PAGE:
The St. Clair Manuscript
When Randolph St. Clair handed me what I later realized was a God-awful sci-fi/fantasy manuscript called Ten Light Years that Shook the Universe, I'd only been in the publishing business for a month. Until he showed up, "being in business," to me, had meant little more than showing up at Spooky's Publishing Company and reading magazines and paperbacks on loan from the bookstore on the first floor of the two-story Whippy Building in downtown Frinton, Alabama.
St. Clair's condition when he arrived at my office was more than a little disconcerting: in addition to being quite obviously drunk, he was pale and wild-eyed, making me promise I would destroy the two-inch-thick manila envelope he shoved into my hands if I didn't hear from him again in a couple of weeks.
I didn't even look at the manuscript for a few days, but after reading only a few pages of the manuscript he'd given me, I put it back in the envelope and gave it to my secretary with instructions to give it back to Mr. St. Clair when he returned.
Naturally, he fell off my radar. I wasn't actively seeking manuscripts, but a few people called the number printed on my sign outside the office. Many of those actually made appointments with me, not wise to the fact that I would probably never publish their books, nor anyone else's: for all intents and purposes, I am now retired from the workaday existence I never much enjoyed, anyway.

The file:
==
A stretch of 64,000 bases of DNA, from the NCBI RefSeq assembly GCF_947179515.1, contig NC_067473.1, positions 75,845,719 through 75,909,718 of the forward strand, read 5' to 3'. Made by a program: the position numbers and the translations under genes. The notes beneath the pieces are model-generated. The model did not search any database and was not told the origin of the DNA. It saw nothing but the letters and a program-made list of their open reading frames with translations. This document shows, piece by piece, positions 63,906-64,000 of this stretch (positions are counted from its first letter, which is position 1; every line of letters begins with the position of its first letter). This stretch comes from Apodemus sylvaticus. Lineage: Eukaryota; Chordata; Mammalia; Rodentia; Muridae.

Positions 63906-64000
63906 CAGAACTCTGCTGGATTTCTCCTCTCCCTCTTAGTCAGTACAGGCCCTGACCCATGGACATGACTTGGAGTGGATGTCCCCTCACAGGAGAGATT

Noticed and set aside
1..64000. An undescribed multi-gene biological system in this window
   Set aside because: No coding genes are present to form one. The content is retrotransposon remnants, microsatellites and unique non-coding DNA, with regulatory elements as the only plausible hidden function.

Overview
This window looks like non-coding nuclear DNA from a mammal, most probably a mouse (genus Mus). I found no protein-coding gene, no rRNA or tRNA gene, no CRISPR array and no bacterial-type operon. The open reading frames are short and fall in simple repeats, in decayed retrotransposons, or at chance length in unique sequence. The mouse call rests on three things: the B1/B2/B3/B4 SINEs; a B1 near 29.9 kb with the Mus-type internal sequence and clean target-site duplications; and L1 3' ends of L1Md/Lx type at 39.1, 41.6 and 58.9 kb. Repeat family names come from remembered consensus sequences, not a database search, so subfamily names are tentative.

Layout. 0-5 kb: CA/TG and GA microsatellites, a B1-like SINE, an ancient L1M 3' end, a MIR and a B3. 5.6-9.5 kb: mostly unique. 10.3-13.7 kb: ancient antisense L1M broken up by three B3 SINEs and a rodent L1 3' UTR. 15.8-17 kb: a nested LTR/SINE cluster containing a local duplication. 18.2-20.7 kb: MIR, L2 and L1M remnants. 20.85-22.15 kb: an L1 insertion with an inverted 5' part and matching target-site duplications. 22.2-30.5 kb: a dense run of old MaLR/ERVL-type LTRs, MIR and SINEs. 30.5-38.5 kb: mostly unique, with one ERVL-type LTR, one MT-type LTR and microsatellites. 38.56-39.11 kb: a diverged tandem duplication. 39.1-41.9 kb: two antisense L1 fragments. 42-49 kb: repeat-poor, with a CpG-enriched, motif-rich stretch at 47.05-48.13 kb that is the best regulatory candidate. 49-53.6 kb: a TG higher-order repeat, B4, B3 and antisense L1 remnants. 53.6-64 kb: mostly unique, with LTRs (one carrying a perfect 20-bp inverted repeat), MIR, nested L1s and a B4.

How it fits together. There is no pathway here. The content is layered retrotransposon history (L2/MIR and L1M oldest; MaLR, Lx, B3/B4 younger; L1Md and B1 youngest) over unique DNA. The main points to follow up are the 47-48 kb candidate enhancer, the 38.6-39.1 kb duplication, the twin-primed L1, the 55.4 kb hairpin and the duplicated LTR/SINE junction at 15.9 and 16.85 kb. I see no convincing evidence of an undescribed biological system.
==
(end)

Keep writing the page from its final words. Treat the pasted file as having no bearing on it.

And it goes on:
My head swam when I read about the death of Randolph St. Clair two days after the fact in a day-old Mobile Register. It certainly didn't make the front pages. A single column, 175-word piece with a two-deck headline in 12-point bold type, the news was buried on page seven of the regional section: "Missing Eastern Shore Man Found Dead."
Not surprisingly, the week St. Clair was found dead in a bathtub there were no stories about it in the Frinton Ledger.
There were major features about an art show at the luxurious Louis XVI Hotel, and about the ribbon-cutting ceremonies at a tobacco shop on Main Street. The friends of the library scored a center-spread story about the history of their upcoming annual book sale. Four women who'd written a travel guide to the Gulf Coast were pictured for what seemed like the hundredth time in five years with copies of the newly updated edition of their book, Freewheeling on the Road to Fun, Fun, Fun!
I waited to read something—anything—about the St. Clair case in the next week's Ledger. Nothing.
I was concerned about the disappearance and death of Randolph St. Clair for a number of reasons, not least of which was the fact that I'd seen him a day before the police allege he went missing. Mixed in with this was also the small matter of now having in my possession something which he'd begged me to destroy.
The work was bad enough to destroy without feeling too much guilt. But there was a twisted thread of something sinister attached to the manuscript, now, that I wanted to untangle.
Before I could even begin doing that, my office was broken into and ransacked. Nothing was stolen except—you guessed it: the St. Clair manuscript.
Oh well. I was glad to have it out of my life.